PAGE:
Seven Ways to Spot a Good B2B PR Proposal

By Jane Ainsworth on 13th August 2020

B2B PR has changed dramatically in recent years with new channels, tactics and an increasing focus on transparent ROI. With all this change, B2B marketers can be forgiven for finding it much more difficult to differentiate a good PR proposal from a bad one.

Here are seven questions all marketers should be asking themselves when they next receive a B2B PR proposal or pitch presentation from a PR agency:

1. Does the Proposal Demonstrate Market Knowledge?

A good B2B PR proposal will be grounded in the realities of the market that the client is operating in. The key question is, does the agency understand the dynamics of your sector and its supply chain?

For example, machine tool users tend to deal directly with the manufacturer, which simplifies messaging and communication tactics. By contrast, the building products sector has multiple different influences on the buying process, from consultants and architects through to the distributors, with each requiring different messages and tactics.

Competitors are another dynamic. Does the B2B PR proposal demonstrate an understanding of where you sit in the market? Has it identified a dominant market player and, if so, what are they doing?

Most importantly, has the proposal identified some key issues or hot button topics that can be leveraged as part of the campaign?

2. Does it Truly Understand Our Target Audiences?

Audience mapping is a key component of B2B PR. Decision-makers in different sectors have variable length buying cycles that need to be factored into the B2B PR strategy. For example, a machine buyer making a significant capital investment will typically have a long buying cycle during which they will consume multiple pieces of content before making a decision. A good B2B PR plan will factor this in.

Similarly, what is their communication channel of choice? A heating installer, what we call an ‘on-the-go’ person, is much more likely to use Twitter or Facebook and will typically read or subscribe to multiple trade titles such as The Installer and PHAM News. A manufacturing director is likely to be more desk-based and a LinkedIn user with different magazines catering for their interests, such as The Manufacturer and The Engineer. Good B2B PR plans demonstrate a strong audience understanding.

3. Does it Identify an Opportunity?

A key component of a good B2B PR campaign is that it identifies an opportunity in the form of a communication gap or an issue that can be leveraged to your advantage. That opportunity needs to be unique to you.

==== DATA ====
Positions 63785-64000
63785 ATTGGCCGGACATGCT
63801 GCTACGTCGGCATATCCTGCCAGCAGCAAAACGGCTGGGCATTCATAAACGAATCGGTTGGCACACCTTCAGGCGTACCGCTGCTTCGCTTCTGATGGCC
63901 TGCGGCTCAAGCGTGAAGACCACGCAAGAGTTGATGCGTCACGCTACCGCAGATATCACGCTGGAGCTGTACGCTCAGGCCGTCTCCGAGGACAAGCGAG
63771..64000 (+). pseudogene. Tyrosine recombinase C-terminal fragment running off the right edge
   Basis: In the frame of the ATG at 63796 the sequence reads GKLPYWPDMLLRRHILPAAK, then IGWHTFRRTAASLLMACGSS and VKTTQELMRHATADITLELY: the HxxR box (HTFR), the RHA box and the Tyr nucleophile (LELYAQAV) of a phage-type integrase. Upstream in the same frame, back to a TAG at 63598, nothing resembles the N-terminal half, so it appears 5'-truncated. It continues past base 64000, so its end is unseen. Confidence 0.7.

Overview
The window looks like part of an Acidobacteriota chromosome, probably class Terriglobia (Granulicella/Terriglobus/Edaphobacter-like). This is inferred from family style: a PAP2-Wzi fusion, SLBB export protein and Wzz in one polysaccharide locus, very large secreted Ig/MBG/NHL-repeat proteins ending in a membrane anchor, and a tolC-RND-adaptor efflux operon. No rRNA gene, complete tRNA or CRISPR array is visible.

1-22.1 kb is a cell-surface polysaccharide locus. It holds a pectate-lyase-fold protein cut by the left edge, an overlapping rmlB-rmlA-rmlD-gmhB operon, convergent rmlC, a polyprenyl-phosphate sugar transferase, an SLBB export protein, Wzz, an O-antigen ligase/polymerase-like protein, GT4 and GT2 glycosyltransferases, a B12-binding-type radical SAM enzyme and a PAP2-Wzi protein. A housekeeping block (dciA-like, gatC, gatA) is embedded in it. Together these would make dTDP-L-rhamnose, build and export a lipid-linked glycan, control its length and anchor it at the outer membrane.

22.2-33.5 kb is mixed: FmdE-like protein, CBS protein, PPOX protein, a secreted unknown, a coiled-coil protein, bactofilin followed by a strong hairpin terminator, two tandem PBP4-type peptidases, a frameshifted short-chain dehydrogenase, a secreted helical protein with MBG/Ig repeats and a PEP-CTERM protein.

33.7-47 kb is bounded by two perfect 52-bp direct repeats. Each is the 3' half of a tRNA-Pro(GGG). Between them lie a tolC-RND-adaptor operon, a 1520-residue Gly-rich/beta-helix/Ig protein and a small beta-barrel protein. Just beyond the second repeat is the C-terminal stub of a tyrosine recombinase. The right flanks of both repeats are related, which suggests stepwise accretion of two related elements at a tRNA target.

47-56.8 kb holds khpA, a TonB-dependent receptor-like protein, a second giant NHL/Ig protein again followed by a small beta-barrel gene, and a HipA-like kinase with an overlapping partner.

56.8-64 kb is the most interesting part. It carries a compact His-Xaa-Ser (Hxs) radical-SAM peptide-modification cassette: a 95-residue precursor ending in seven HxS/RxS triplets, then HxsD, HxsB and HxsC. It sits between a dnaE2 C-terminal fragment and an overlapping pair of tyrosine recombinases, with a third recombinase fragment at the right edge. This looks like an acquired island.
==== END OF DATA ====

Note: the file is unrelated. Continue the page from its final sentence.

For example, one of our most successful campaigns for REHAU identified that many building specifiers and consultants took great pride in their work and their contribution to building better communities. However, an audit of competitor activity demonstrated that the sector predominantly served them very functional product messages. Our ‘Build Your Legacy’ campaign saw us appeal to the sense of pride in their work – and we won some awards along the way.

4. Is There a Clear B2B Strategy?

B2B PR campaigns need a strong strategy to underpin tactics and deliver objectives. The strategy is a roadmap for what you will and won’t be doing. Using the REHAU example, our strategy was to make an emotional connection that tapped into building specifiers and consultants’ passion for the built environment. Crucially, the roadmap ensured that we didn’t communicate functional product messages.

5. Does the Proposal Have Strong Content Ideas?

Content marketing is the buzzword of the moment in B2B PR, and strong content ideas are important – but be wary of being offered too many. Two or three strong content ideas rooted in a deep understanding of a sector or industry, which can be marketed to the target audience, are all that is needed.

If the recommendation is to produce a white paper or industry report, does the idea demonstrate real understanding of the market and an issue or challenge that the target audience wants a solution for? When more than one content idea is being proposed, look for a campaign theme that ties all the content together. Our work for Aggreko which included the launch of an industry report into the potential for decentralised energy solutions, had a theme of ‘Bridging the Gap’ which highlighted the company’s ability to provide short-term energy solutions.

6. How Will the Content Be Delivered to the Audience?

It’s one thing to have great B2B PR content, but how will you get it in front of the relevant people on the channels of their choice? A good B2B PR proposal will demonstrate an understanding of the different channels available to market the content, including both offline traditional media relations and online channels.

The delivery phase will also outline an action that you want customers to take, such as visiting a specific page on your website, a request for further information, or to download a report or white paper from a landing page. For example, our workplace hygiene campaign for Office Depot prompted our target audiences to download an office hygiene audit.

7. How Will the Campaign Be Evaluated?

B2B marketers are under increasing pressure to justify their marketing spend with clear ROI. Any B2B PR proposal should be able to tell you what success will look like before it starts. How much press coverage will the campaign generate? How many downloads of a report can you expect? If video is being used, how many views will be delivered?

Evaluation metrics could include:

To find out how WPR can help you, contact us.

The author: Jane Ainsworth is managing director of WPR. She has over 20 years’ experience in developing and delivering communications strategies for consumer brands including Dunelm, Tesco, Mothercare, Greene King, John Lewis, Bullring, Beaverbrooks and Westfield.